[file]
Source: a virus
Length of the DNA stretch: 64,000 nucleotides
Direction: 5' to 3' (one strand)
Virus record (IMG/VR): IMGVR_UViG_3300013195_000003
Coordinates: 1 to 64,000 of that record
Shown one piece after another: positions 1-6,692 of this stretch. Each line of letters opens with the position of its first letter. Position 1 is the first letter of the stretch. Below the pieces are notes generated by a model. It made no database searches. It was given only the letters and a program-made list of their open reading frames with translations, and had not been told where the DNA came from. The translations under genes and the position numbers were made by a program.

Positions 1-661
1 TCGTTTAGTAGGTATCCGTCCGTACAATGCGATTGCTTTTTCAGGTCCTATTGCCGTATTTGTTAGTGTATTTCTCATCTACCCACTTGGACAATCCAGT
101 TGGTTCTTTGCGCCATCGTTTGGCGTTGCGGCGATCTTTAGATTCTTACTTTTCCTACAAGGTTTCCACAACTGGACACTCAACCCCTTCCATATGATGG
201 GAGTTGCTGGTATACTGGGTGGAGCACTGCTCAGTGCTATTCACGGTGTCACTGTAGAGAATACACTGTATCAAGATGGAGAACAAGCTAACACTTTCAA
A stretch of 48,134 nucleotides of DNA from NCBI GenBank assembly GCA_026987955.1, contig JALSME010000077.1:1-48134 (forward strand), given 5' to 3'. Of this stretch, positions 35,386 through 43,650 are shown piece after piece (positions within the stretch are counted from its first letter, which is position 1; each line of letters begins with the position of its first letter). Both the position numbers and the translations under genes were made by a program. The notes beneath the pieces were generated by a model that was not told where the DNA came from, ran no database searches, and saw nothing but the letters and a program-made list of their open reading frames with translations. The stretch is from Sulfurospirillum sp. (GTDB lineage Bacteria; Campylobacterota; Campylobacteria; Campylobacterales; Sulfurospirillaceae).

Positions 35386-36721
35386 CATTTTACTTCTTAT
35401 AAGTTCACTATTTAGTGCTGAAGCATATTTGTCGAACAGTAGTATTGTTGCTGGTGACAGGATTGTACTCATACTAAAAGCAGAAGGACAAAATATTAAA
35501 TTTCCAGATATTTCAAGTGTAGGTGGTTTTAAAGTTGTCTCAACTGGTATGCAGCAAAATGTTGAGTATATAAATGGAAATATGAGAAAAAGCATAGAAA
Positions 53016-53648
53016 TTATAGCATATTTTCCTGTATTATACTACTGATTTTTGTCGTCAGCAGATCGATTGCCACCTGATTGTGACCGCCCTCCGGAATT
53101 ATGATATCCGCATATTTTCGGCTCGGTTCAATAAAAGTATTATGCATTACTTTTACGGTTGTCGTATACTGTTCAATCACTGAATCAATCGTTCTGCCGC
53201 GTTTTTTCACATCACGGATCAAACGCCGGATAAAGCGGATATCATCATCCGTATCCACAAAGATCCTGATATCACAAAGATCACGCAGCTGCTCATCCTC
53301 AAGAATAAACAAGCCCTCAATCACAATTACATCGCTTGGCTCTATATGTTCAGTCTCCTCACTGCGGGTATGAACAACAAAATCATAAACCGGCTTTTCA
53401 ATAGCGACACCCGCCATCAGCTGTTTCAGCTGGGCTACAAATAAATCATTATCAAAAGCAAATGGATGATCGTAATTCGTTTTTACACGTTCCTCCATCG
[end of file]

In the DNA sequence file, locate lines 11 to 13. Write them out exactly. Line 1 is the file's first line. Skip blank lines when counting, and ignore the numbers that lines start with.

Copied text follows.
A stretch of 48,134 nucleotides of DNA from NCBI GenBank assembly GCA_026987955.1, contig JALSME010000077.1:1-48134 (forward strand), given 5' to 3'. Of this stretch, positions 35,386 through 43,650 are shown piece after piece (positions within the stretch are counted from its first letter, which is position 1; each line of letters begins with the position of its first letter). Both the position numbers and the translations under genes were made by a program. The notes beneath the pieces were generated by a model that was not told where the DNA came from, ran no database searches, and saw nothing but the letters and a program-made list of their open reading frames with translations. The stretch is from Sulfurospirillum sp. (GTDB lineage Bacteria; Campylobacterota; Campylobacteria; Campylobacterales; Sulfurospirillaceae).

Positions 35386-36721
35386 CATTTTACTTCTTAT